I have withheld this statement in order to honor the request of the Board of Directors to wait until an initial review has taken place. As the review continues, I now want to make this statement.
God has brought me to a place of greater brokenness than at any other time in my life. It is a grief to realize how my pride and insensitivity have affected so many people. I have asked the Lord to reveal the underlying causes and He is doing this.
For many years I have been building the Institute but losing my first love for the Lord. God warns “I know thy works, and thy labour . . . Nevertheless I have somewhat against thee, because thou hast left thy first love. Remember therefore from whence thou art fallen, and repent. . . ” (Revelation 2:2, 4, 5). I was finding value and affirmation from the accomplishments of the ministry and those involved in it instead of filling this void in my life with God and His love. I have repented in deep sorrow. However, over the years many people have been offended in different ways because of my lack of genuine love.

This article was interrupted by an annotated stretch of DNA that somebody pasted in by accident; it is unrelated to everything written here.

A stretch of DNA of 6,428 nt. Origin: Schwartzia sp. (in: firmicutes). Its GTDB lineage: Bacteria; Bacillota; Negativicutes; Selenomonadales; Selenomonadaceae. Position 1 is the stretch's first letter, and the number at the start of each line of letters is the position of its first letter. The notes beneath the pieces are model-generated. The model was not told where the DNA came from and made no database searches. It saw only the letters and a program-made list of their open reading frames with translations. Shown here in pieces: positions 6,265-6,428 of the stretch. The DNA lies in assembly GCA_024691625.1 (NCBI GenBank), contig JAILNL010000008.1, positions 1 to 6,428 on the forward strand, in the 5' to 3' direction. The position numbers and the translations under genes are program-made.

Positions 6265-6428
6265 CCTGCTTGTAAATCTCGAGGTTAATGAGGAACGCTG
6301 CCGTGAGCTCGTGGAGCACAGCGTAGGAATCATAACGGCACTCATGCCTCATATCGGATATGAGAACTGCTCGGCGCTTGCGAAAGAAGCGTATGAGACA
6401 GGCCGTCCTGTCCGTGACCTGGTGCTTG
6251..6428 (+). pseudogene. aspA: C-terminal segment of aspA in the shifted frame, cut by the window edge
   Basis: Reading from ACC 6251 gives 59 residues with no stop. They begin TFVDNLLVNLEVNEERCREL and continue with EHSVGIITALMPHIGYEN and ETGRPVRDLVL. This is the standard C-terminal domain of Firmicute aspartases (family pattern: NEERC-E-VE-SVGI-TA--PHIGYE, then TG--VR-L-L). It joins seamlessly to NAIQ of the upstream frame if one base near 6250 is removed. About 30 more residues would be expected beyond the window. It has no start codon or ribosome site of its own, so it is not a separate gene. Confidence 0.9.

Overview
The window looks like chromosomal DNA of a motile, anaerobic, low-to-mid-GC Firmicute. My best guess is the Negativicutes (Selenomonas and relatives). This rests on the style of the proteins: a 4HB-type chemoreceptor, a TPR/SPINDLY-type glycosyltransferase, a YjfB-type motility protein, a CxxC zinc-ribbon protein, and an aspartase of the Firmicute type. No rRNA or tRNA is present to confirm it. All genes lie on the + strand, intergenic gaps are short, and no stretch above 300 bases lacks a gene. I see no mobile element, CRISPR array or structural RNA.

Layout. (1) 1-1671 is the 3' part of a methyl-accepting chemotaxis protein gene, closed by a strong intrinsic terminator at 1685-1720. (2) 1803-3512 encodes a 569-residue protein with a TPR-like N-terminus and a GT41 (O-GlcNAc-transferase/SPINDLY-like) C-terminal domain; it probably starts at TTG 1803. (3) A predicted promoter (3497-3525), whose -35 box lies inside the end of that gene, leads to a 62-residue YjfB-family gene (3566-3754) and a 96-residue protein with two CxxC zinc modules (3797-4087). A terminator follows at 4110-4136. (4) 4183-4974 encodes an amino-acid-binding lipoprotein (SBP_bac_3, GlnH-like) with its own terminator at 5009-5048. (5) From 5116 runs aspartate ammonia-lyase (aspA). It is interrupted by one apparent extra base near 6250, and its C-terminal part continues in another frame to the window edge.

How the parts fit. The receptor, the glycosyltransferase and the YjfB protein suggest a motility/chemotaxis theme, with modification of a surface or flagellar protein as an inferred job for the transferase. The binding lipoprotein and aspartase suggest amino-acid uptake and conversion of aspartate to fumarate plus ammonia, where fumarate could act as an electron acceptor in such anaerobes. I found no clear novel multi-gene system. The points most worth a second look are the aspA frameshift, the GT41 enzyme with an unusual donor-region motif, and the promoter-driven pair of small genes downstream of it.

I put the Institute and its goals ahead of people and their needs. Standards became more important than relationships. People who didn’t “measure up” were cut off and those who were not seen as adding value to the ministry were treated as though they were expendable. The more I have listened to people describe their experiences the more grieved and sorrowful I have become.
My wrong focus produced a further consequence. Families were made to feel that they must “measure up.” This resulted in some parents putting undue pressure on their sons and daughters in order for the family to be accepted. When there was a lack of love or consistency, sons and daughters saw this as hypocrisy and rejected it. Also, many felt that the expectations where so high that they could never measure up to them. This resulted in a feeling of deep defeat.
This emphasis on outward appearance was also manifested by bringing selected young people to serve at the Headquarters and causing others to feel rejected and offended by my favoritism. My actions of holding of hands, hugs, and touching of feet or hair with young ladies crossed the boundaries of discretion and were wrong. They demonstrated a double-standard and violated a trust. Because of the claims about me I do want to state that I have never kissed a girl nor have I touched a girl immorally or with sexual intent.